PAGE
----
SKAP2, a candidate gene for type 1 diabetes, regulates β-cell apoptosis and glycaemic control in newly diagnosed patients
figureposted on 17.11.2020, 17:28 by Ada AdminAda Admin, Tina Fløyel, Kira Meyerovich, Michala C. Prause, Simranjeet Kaur, Caroline Frørup, Henrik B. Mortensen, Lotte B. Nielsen, Flemming Pociot, Alessandra K. Cardozo, Joachim Størling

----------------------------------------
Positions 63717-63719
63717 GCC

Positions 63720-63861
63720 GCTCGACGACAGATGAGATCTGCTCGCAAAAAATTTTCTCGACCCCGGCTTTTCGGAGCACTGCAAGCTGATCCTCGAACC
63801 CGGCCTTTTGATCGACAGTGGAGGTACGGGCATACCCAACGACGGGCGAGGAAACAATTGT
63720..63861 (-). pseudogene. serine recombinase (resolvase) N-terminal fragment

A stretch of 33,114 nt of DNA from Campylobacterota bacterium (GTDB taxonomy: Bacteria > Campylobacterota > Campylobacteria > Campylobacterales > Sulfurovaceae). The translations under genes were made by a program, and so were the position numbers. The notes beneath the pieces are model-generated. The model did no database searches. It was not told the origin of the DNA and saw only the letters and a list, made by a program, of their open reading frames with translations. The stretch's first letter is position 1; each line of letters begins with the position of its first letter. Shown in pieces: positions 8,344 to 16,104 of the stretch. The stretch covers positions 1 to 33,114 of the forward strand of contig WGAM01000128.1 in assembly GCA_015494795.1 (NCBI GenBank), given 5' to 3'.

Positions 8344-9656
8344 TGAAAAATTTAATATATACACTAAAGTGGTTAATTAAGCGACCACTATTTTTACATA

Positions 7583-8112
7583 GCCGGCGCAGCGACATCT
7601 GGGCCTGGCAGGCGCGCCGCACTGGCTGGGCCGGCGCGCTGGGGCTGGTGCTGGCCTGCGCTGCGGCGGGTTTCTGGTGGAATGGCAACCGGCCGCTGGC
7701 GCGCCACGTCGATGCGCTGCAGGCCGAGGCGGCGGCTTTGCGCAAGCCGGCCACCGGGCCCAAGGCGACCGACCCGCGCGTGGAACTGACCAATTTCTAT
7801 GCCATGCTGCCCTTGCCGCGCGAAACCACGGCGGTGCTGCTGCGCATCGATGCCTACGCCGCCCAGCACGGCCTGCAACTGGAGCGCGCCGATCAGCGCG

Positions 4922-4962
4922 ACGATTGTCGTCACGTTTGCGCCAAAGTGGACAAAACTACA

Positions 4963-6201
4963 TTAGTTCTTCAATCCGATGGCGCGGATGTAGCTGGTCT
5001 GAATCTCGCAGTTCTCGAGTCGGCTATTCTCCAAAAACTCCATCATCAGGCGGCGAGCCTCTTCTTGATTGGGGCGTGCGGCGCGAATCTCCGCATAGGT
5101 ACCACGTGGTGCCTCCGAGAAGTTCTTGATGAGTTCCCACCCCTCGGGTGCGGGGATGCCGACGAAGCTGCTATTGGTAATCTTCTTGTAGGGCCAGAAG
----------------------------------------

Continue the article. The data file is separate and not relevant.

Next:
The single nucleotide polymorphism rs7804356 located in the Src kinase-associated phosphoprotein 2 (SKAP2) gene is associated with type 1 diabetes (T1D) suggesting SKAP2 as a causal candidate gene. The objective of the study was to investigate if SKAP2 has a functional role in the β-cells in relation to T1D. In a cohort of children with newly diagnosed T1D, rs7804356 predicted glycaemic control and residual β-cell function during first year after diagnosis. In INS-1E cells and rat and human islets, pro-inflammatory cytokines reduced the content of SKAP2. Functional studies revealed that knockdown of SKAP2 aggravated cytokine-induced apoptosis in INS-1E cells and primary rat b-cells, suggesting an anti-apoptotic function of SKAP2. In support of this, overexpression of SKAP2 afforded protection against cytokine-induced apoptosis which correlated with reduced nuclear content of S536-phosphorylated NFκB subunit p65, lower nitric oxide production and diminished C/EBP-homologues protein (CHOP) expression indicative of decreased endoplasmic reticulum stress. Knockdown of CHOP partially counteracted the increase in cytokine-induced apoptosis caused by SKAP2 knockdown. In conclusion, our results suggest that SKAP2 controls β-cell sensitivity to cytokines possibly by affecting the NFκB-iNOS-ER stress pathway.